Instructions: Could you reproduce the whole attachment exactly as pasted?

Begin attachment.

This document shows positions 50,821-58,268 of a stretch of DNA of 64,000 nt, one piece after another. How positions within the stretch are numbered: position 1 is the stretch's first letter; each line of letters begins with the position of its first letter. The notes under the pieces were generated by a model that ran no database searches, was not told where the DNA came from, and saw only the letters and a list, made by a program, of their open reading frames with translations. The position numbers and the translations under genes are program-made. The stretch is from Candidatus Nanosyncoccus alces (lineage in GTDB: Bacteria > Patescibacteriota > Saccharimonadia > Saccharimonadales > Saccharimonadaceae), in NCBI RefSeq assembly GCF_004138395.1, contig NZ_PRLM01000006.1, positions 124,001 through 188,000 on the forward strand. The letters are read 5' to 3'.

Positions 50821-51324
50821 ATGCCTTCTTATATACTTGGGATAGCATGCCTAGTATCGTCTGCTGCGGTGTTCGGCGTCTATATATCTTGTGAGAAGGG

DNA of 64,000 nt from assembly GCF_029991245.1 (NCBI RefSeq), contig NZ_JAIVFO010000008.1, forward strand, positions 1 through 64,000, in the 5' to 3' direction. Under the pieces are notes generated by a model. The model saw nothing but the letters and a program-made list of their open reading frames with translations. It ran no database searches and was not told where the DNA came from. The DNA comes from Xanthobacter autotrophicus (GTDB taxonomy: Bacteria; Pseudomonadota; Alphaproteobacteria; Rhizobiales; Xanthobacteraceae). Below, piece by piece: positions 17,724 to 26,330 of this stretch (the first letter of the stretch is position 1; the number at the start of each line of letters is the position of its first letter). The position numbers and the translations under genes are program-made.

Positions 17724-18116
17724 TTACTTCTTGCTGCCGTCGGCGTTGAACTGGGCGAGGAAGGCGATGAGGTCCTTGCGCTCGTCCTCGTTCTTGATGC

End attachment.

This document shows positions 50,821-58,268 of a stretch of DNA of 64,000 nt, one piece after another. How positions within the stretch are numbered: position 1 is the stretch's first letter; each line of letters begins with the position of its first letter. The notes under the pieces were generated by a model that ran no database searches, was not told where the DNA came from, and saw only the letters and a list, made by a program, of their open reading frames with translations. The position numbers and the translations under genes are program-made. The stretch is from Candidatus Nanosyncoccus alces (lineage in GTDB: Bacteria > Patescibacteriota > Saccharimonadia > Saccharimonadales > Saccharimonadaceae), in NCBI RefSeq assembly GCF_004138395.1, contig NZ_PRLM01000006.1, positions 124,001 through 188,000 on the forward strand. The letters are read 5' to 3'.

Positions 50821-51324
50821 ATGCCTTCTTATATACTTGGGATAGCATGCCTAGTATCGTCTGCTGCGGTGTTCGGCGTCTATATATCTTGTGAGAAGGG

DNA of 64,000 nt from assembly GCF_029991245.1 (NCBI RefSeq), contig NZ_JAIVFO010000008.1, forward strand, positions 1 through 64,000, in the 5' to 3' direction. Under the pieces are notes generated by a model. The model saw nothing but the letters and a program-made list of their open reading frames with translations. It ran no database searches and was not told where the DNA came from. The DNA comes from Xanthobacter autotrophicus (GTDB taxonomy: Bacteria; Pseudomonadota; Alphaproteobacteria; Rhizobiales; Xanthobacteraceae). Below, piece by piece: positions 17,724 to 26,330 of this stretch (the first letter of the stretch is position 1; the number at the start of each line of letters is the position of its first letter). The position numbers and the translations under genes are program-made.

Positions 17724-18116
17724 TTACTTCTTGCTGCCGTCGGCGTTGAACTGGGCGAGGAAGGCGATGAGGTCCTTGCGCTCGTCCTCGTTCTTGATGC